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The Iowa football coach speaks on June 3 about his role in speaking out on racism and police violence, as well as what he's trying to learn. Hawk Central

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Kirk Ferentz has responded with a statement to dozens of black former players who have used social media to point out racial discrimination in the Iowa football program.

“I am saddened to hear these comments from some of our former players,” the 22nd-year Hawkeye coach said. “While I wish they had reached out to us directly, I am thankful that these players decided to share their experiences now. As I said earlier this week, the best way to affect change is by listening. I have started reaching out to them on an individual basis to hear their stories first hand. 

“Making change that matters involves an open dialogue and possibly some tough conversations. I am glad to have the opportunity to do just that. As a staff and as leaders, we will listen and take to heart the messages we hear.”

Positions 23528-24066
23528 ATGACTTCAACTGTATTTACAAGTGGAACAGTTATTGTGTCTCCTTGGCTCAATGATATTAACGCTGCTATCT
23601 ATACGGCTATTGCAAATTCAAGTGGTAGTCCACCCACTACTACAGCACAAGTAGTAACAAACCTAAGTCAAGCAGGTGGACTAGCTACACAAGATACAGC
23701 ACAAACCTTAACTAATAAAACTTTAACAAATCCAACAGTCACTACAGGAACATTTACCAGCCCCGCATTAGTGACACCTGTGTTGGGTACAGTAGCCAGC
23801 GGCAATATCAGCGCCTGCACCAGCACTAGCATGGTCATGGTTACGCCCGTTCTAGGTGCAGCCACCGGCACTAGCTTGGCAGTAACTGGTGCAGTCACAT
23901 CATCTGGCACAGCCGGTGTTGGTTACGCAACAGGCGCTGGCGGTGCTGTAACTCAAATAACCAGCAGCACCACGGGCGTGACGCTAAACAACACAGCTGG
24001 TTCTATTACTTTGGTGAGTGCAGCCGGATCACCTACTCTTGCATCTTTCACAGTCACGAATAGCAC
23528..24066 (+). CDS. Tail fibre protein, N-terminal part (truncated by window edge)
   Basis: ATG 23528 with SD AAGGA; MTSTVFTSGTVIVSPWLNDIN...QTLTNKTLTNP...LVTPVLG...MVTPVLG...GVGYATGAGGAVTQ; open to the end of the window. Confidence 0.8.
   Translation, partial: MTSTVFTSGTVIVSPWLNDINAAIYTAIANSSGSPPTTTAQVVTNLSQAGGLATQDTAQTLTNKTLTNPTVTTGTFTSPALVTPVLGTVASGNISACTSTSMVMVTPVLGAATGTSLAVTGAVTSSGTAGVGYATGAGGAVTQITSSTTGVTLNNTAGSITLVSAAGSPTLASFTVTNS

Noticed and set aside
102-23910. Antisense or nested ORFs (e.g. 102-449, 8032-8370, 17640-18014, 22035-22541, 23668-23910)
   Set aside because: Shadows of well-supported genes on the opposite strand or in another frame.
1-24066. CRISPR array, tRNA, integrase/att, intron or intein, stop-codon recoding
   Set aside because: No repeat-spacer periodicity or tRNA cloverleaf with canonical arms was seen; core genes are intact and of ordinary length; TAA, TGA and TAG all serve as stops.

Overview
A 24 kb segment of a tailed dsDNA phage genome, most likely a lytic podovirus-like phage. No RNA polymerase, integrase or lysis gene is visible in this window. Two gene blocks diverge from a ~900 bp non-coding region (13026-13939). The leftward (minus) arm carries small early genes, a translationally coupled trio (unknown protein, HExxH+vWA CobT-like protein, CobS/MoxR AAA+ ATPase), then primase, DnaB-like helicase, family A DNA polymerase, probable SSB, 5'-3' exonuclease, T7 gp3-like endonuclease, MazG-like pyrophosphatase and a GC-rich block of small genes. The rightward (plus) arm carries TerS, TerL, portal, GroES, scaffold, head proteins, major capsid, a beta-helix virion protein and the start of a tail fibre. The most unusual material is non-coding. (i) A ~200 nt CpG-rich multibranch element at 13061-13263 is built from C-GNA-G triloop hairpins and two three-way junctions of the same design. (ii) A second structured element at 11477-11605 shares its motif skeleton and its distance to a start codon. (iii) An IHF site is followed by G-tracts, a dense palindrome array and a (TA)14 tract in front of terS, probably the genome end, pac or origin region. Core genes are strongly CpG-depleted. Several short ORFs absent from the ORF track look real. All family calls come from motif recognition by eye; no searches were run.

Former offensive lineman James Daniels, who is now a starter for the Chicago Bears, delivered perhaps the most direct charge by tweeting Friday evening, “There are too many racial disparities in the Iowa football program," said Daniels, who was a Hawkeye from 2015 to 2017. "Black players have been treated unfairly for far too long.”

That message was followed by numerous others and echoed one from former defensive lineman Faith Ekakitie, who was with the program from 2012 to 2016, on Friday morning. Ekakitie pointed blame specifically at Chris Doyle, the 21st-year Ferentz assistant and the highest-paid strength and conditioning coach in college football.

“Coach Ferentz is one of the reasons I committed to Iowa as a high school senior. He cares, and he gets it,” Ekakitie wrote. “However, for this program in particular, real change begins with Coach Doyle and his Strength & Conditioning staff.”

There was agreement from some of the biggest names in Iowa football, including longtime NFL defensive lineman Mike Daniels.

Recent former running back Toren Young summed it up like this: “If you are a black player you quickly learn to conform to white culture (when in the building) at Iowa and if you don’t, you won’t make it very long.”

Former defensive back Manny Rugamba provided two examples of racism exhibited by Doyle.

Former linebacker Aaron Mends had some thoughtful and powerful words:

Amani Hooker of the Tennessee Titans, the 2018 Big Ten defensive back of the year, said it was difficult for black players to be themselves.

And that was just the beginning.

One former player said Doyle mocked him and made a tasteless joke about blacks not liking water.

Another said his mental health was damaged by the racism he experienced.

And this is just a small sampling.

Stay tuned for more coverage on this developing story.

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